L'Ombre du vent
par Carlos Ruiz Zafon
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Carlos Ruiz Zafon
Buck is willing to do whatever Thornton asks of him, and this becomes critical as Thornton and his team strike out in search of a gold mine that is rumored to have a huge amount of gold. Thornton uses the money Buck won in the sled-pulling bet to pay off some of the debts that he owes and to fund his part in the expedition. Together with his partners, Thornton heads into the wilderness.
This chapter focuses on the wilderness. For example, Thornton is completely comfortable with the wilderness, and he is able to hunt to feed the dogs, which places him in stark contrast with Hal, whose incompetence in the wilderness almost led to the death of the dogs. Buck finds himself exploring more of the wildness, traveling far but always returning to Thornton.
The chapter also provides a positive conclusion for Thornton’s search for gold. He does not find the fabled mine that he has been seeking. However, he does find a tremendous amount of gold. Having found the gold, the men commence to mining, which leaves the dogs with a significant amount of idle time. During this time, London reveals more of Buck’s internal life, fleshing out his visions of sitting by the fire with that ancient man. Buck is finally able to name the emotion that he felt during those interludes, and realizes that it was fear that bound the first dogs together with those ancient men.
During this idle time, Buck begins to answer the call of the wild. He explores the wilderness. One day he sees a timber wolf in the woods and tries to approach him. The wolf, fearing Buck’s size, runs from him. One is reminded of Curly seeking to become friends with the husky when she first arrives in Alaska and how that civilized dog lashed out in violence, which this wild wolf does not do. Finally, over time, the wolf allows Buck to approach him, and they sniff noses. This is a commentary on the fact that civilization is not necessarily friendlier, but that the rules of friendship are different in civilization and the wild.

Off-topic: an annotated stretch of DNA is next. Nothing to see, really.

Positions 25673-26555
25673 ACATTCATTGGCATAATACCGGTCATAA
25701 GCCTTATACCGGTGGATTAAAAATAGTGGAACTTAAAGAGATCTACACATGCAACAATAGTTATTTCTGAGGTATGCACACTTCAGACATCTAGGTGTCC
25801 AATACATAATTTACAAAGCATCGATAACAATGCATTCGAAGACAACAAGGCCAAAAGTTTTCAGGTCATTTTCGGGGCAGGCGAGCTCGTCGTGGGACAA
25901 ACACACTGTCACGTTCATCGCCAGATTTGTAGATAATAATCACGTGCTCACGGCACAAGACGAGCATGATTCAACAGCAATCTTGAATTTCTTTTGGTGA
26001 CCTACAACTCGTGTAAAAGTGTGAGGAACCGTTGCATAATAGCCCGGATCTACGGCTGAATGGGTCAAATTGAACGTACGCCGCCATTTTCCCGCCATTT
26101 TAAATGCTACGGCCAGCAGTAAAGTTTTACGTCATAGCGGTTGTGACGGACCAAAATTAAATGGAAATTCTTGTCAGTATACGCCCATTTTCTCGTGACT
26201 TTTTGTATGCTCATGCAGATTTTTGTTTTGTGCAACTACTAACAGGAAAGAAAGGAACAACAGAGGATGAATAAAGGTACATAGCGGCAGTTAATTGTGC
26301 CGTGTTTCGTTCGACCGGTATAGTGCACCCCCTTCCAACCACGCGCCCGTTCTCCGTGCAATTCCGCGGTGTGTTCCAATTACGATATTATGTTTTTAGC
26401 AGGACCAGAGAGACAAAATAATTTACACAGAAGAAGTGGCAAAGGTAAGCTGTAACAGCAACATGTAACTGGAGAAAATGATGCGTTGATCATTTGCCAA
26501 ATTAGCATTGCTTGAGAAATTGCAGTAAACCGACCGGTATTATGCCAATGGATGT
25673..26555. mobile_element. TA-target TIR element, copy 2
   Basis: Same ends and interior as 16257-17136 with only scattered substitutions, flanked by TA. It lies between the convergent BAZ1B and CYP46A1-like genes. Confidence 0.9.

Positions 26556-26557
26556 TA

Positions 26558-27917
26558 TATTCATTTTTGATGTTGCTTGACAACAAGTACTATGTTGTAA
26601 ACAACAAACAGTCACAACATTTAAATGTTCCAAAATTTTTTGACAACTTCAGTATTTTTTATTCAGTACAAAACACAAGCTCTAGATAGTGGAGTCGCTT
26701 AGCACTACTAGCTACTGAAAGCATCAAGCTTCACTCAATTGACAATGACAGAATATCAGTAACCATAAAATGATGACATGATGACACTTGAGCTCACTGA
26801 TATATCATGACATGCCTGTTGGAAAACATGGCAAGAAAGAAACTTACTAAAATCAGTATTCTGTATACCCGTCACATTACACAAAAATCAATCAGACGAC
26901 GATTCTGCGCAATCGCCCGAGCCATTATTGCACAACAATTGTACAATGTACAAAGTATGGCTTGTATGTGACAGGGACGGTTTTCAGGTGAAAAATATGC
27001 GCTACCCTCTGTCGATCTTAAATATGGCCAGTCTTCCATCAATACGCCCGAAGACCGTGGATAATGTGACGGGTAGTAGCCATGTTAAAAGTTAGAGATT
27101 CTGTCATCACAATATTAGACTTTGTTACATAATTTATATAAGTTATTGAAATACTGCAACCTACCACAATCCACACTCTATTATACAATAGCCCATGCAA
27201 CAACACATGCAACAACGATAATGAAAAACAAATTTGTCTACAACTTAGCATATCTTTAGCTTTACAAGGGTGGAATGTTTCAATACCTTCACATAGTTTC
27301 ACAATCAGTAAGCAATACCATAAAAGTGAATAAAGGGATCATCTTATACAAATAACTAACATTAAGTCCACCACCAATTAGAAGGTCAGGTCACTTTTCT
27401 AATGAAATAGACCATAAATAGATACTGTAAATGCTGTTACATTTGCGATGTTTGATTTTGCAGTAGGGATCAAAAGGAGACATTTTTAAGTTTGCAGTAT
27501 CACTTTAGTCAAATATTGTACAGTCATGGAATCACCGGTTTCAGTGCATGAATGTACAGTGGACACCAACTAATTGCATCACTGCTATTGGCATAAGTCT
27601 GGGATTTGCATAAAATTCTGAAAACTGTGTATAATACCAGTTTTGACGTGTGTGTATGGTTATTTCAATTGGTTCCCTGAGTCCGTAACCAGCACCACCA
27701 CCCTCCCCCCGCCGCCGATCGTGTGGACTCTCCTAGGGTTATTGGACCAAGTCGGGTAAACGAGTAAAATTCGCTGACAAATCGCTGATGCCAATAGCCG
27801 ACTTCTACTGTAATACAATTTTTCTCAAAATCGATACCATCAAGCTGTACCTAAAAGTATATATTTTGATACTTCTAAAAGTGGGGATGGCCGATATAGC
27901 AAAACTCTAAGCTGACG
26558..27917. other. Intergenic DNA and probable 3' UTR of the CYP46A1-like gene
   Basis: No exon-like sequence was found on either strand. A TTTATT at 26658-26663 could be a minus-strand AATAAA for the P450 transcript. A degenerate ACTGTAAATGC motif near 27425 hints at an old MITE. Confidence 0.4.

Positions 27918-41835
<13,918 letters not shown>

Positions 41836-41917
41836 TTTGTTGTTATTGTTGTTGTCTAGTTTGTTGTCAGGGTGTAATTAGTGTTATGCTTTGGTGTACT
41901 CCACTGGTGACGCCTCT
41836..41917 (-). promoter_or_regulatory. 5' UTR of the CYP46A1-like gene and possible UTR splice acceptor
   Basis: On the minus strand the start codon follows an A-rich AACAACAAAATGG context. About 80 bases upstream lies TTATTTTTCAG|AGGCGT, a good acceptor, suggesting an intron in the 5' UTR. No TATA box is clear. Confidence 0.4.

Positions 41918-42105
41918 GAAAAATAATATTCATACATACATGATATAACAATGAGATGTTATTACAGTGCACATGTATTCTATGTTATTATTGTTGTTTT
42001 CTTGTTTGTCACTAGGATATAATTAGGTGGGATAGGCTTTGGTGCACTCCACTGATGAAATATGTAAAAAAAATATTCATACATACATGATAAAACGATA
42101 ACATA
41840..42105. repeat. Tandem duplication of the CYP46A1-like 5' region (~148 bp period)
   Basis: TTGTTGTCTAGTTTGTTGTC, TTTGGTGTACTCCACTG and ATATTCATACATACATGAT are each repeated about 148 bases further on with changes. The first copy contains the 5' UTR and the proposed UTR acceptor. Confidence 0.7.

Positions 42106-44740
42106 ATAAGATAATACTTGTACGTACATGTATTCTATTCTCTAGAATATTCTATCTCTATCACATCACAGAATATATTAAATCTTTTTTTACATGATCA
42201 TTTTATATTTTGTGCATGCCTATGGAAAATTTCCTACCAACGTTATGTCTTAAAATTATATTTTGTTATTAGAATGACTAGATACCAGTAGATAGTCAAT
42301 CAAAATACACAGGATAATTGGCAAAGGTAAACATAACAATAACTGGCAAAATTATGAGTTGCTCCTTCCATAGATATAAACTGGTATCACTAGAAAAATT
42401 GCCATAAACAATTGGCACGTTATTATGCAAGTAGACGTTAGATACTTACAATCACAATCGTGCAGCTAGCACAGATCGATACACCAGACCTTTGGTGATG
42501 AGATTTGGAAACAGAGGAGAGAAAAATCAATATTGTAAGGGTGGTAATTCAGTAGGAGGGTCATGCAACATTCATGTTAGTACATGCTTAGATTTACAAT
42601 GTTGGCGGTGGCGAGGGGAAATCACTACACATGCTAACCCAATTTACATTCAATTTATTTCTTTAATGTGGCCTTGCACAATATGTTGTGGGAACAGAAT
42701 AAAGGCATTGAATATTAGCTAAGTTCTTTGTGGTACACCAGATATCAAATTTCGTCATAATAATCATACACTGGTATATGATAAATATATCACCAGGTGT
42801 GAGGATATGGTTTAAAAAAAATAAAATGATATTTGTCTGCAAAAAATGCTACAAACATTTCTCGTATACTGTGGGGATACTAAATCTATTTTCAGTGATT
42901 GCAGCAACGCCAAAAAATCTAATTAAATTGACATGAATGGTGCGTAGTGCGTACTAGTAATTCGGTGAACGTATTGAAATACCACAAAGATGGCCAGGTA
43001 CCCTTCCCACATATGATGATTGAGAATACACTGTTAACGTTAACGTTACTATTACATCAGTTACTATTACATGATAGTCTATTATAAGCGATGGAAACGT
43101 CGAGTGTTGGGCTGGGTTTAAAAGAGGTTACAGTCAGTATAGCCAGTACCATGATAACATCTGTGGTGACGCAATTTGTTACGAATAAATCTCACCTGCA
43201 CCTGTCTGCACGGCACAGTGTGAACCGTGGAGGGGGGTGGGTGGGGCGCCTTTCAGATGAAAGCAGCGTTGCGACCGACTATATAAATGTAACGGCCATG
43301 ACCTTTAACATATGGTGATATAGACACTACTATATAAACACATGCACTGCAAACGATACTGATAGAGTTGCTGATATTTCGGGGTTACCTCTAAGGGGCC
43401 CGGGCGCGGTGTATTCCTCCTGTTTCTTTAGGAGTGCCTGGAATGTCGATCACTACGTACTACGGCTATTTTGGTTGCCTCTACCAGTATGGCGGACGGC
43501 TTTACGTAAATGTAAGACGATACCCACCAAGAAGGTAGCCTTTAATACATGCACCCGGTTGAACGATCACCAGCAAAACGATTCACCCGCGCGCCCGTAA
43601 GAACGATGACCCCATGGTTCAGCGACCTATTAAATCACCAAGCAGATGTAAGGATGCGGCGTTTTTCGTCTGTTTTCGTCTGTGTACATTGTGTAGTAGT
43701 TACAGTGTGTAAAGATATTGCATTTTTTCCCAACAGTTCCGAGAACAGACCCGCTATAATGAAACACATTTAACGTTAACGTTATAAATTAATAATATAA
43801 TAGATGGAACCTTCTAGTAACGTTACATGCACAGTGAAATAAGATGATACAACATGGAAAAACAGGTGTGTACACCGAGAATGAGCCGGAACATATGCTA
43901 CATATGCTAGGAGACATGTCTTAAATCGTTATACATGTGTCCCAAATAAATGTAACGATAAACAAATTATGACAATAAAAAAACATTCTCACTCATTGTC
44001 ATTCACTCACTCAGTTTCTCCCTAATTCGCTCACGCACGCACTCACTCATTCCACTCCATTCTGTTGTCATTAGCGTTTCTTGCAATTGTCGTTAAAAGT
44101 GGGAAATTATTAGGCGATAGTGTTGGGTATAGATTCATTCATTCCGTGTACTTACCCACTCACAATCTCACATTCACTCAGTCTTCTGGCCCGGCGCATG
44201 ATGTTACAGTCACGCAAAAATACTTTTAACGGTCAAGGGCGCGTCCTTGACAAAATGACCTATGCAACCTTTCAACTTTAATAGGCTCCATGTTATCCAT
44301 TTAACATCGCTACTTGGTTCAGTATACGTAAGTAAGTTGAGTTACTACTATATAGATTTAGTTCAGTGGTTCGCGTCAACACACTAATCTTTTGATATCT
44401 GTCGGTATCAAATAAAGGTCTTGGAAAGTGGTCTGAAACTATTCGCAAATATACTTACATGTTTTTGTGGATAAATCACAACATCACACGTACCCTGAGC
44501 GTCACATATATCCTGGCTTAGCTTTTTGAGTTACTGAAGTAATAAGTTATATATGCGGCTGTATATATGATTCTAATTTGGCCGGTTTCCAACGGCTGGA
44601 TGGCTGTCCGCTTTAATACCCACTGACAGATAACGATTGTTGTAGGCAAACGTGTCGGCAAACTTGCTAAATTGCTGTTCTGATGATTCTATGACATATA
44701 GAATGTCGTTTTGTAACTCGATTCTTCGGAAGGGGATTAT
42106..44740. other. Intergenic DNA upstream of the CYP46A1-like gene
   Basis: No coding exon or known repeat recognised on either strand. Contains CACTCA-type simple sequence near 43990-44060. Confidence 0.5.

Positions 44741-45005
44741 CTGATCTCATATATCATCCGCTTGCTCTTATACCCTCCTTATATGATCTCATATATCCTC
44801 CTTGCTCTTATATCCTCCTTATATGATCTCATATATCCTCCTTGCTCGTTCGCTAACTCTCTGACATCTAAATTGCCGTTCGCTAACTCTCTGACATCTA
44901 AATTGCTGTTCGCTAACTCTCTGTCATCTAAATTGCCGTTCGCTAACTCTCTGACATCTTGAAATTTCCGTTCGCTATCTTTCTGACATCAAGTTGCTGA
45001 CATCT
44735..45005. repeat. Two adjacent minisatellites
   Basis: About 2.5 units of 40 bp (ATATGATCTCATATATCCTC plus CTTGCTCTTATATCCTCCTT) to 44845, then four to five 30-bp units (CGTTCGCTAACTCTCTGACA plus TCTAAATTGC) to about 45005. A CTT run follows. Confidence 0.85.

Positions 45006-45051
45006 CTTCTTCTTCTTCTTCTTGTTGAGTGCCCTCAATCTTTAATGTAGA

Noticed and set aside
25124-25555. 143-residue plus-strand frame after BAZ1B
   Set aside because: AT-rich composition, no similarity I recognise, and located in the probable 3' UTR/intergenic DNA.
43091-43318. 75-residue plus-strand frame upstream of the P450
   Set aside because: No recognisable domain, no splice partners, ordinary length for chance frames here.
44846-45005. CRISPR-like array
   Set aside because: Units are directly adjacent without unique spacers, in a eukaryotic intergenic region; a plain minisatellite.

Buck follows the wolf deeper into the wilderness, and they run together. Buck is finally what he has longed to become for most of the novel: a wild dog free to run in the wilderness. However, Buck remembers Thornton, and as much as he wants to go into the wild, he cannot. He turns to run back to Thornton’s camp, which confuses his wolf companion. The two run together until the wolf falls behind, and Buck enters Thornton’s camp alone. This is symbolic of the fact that Buck cannot be both the wild animal and Thornton’s companion; there is inevitable conflict between the two roles. Buck spends the next few days close to Thornton, sticking close to camp, but the wild continues to beckon to him.
The conflict between the pull of his relationship with Thornton and the call of the wild continues to grow throughout the chapter. However, each time Buck goes into the wilderness, he seems to grow fiercer and less domesticated. He becomes an incredibly adept hunter, killing a bear and some wolverines, and finally a wild moose. The hunt for the moose has taken him several days, and after the kill he turns to head back to Thornton’s camp. However, Buck’s sharp instincts let him know that something has gone wrong at the camp, even before he gets there.
When he returns to the camp, Buck finds disaster. All of the men have been killed, shot by arrows. The dogs at the camp are either dead or dying. The only living, unharmed beings at the camp are a group of Yeehat Indians, who are dancing in victory. Buck, realizing that these men are responsible for Thornton’s death, savagely attacks them, killing the chief and several other Indians, and driving the rest into the wilderness. Buck follows Thornton’s scent to his body, finding him lying there with Skeet, his loyal companion. Buck is heartbroken about Thornton’s death, but his interaction with the Yeehats taught him that he is more than a match for an unarmed man.
That night, Buck hears the call of the wild again. He heads into the wilderness, where he encounters a wolf pack. However, they do not immediately accept Buck, instead attacking him. Buck is able to protect himself, but it seems that he may be alone in the world. Then, his friend steps out of the group of wolves. As they did earlier, the two rub noses. Buck is now part of the pack. He becomes the alpha of the pack, fathering many pups. He also continues to pursue vengeance against the Yeehats, who call him the Ghost Dog. He is known to attack and kill their hunters. However, while Buck has gone to live free in the wilderness, no longer dependent upon humans, it would be wrong to suggest he lost all relationship to men; he continues to visit the site of Thornton’s death.Inscrivez-vous pour trouver des essais sur Carlos Ruiz Zafon >